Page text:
Brian Knight

What skills do different activities practise?
First, try this exercise.
When considering each activity, remember to think about whether it is done individually or with other students, as this will affect your answers.

Which skills do the following activities practise?
1. gap fill.
2. sentence completion.
3. picture story.
4. role play with role cards.
5. information gap activities.
6. jigsaw activities.
7. class survey.
8. planning a meal.
9. filling in a form.
10. producing a class poster.
11. correcting language mistakes in a formal letter.
12. choosing appropriate linking devices.
13. paragraph ordering.
14. sentence ordering.
15. sentence combination.
16. filling gaps in a song.
17. class discussion.
18. "The man who planted trees"- a short story by Jean Giono, which shows how the actions of one person can change the world.
19. for and against - living in the city.
20. ordering pictures.
21. correcting punctuation mistakes.
22. matching headlines to articles.

Reading and listening are referred to as the Receptive Skills, and writing and speaking as the Productive Skills.
Traditionally, the four skills were taught separately, but nowadays the emphasis is on their integration and a lesson will typically contain at least two. This often contrasts with language testing, such as in the TESOL and IELTS exams, in which the skills are tested individually.

Language skills do not exist in isolation, and there is constant interaction with the context in which they are used. A speaker constantly interprets what is being said, both based on what has already been said and what is predicted to come next. When someone speaks, they make a decision to address someone. They have a communicative purpose, i.e. they want something to happen as a result, and they select from their store of language to achieve their aim. Similarly, when someone listens, they have a desire to listen. They want to find out what the speaker is saying, i.e. they are interested in the communicative purpose. In listening, they process a variety of language. Writing and reading are really no different.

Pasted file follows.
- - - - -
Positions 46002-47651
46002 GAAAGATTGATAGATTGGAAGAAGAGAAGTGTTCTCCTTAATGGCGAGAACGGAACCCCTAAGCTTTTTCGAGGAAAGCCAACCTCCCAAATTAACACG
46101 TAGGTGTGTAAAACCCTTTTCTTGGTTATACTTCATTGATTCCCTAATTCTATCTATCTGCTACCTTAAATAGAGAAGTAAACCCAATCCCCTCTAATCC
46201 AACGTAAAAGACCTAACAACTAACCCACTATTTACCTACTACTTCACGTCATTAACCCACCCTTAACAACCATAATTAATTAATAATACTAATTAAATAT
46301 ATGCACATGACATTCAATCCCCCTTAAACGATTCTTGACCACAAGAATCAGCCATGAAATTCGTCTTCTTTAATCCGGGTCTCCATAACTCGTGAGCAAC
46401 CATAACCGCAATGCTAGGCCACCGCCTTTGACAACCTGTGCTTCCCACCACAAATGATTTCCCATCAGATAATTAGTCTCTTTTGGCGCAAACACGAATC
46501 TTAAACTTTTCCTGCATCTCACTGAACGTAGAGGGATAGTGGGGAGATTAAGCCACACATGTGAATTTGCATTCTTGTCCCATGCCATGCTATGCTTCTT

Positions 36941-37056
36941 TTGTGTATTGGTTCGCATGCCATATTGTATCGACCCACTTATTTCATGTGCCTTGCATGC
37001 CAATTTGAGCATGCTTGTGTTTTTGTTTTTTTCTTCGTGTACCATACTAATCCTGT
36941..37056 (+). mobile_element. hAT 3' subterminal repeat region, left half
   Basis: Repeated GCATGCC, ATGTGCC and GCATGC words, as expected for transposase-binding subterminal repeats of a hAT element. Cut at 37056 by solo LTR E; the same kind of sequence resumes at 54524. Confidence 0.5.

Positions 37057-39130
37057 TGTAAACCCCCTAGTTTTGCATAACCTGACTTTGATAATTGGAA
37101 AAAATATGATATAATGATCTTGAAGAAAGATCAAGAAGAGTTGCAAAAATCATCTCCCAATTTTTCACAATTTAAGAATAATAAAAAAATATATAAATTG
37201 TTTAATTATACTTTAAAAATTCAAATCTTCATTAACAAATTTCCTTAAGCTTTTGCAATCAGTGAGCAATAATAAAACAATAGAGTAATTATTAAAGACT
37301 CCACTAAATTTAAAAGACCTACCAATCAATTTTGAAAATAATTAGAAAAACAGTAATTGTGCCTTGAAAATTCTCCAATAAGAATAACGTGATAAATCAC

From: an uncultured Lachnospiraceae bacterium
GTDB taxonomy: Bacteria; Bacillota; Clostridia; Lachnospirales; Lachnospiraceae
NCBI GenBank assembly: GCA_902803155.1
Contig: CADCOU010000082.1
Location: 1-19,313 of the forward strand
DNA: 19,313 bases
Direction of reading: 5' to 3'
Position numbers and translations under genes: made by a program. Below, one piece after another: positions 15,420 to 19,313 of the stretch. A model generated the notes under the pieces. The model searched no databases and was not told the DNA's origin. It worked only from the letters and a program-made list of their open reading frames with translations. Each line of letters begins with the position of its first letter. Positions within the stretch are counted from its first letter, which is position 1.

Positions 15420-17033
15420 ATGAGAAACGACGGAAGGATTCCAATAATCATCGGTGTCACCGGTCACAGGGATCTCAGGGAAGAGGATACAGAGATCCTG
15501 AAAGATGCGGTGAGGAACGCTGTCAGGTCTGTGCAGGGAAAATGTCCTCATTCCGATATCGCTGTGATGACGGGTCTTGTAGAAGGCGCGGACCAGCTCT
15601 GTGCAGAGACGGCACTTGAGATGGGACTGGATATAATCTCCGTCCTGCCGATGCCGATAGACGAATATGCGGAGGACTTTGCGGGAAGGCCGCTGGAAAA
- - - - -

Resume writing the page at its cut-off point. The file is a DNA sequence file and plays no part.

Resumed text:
Frequently, one language skill cannot be employed without another, and people use different skills when dealing with the same subject. By integrating the skills, a focus on one skill can lead to practice in another.

Here is a list, by no means exhaustive, of factors that affect each skill:
Speaking - Fluency, Accuracy, Pronunciation, Cultural factors
Writing - Script, Spelling, Grammatical differences, Cultural factors
Reading - Speed, Vocabulary, Grammar, Text literacy
Listening - Speed, Sounds/pronunciation, Vocabulary, Decoding (listening/ hearing?), Context literacy (signals)

Skills quiz
A core part of the face-to-face session consists of a team quiz based on the questions set in the pre-session task;
if you were unsure of the answers to these important questions, now's the time to do some research!

Points for discussion
Go to this link for an activity which raises some important theoretical points related to the skills.
As with the pre-session task, best results will be achieved by discussing them with a couple of colleagues.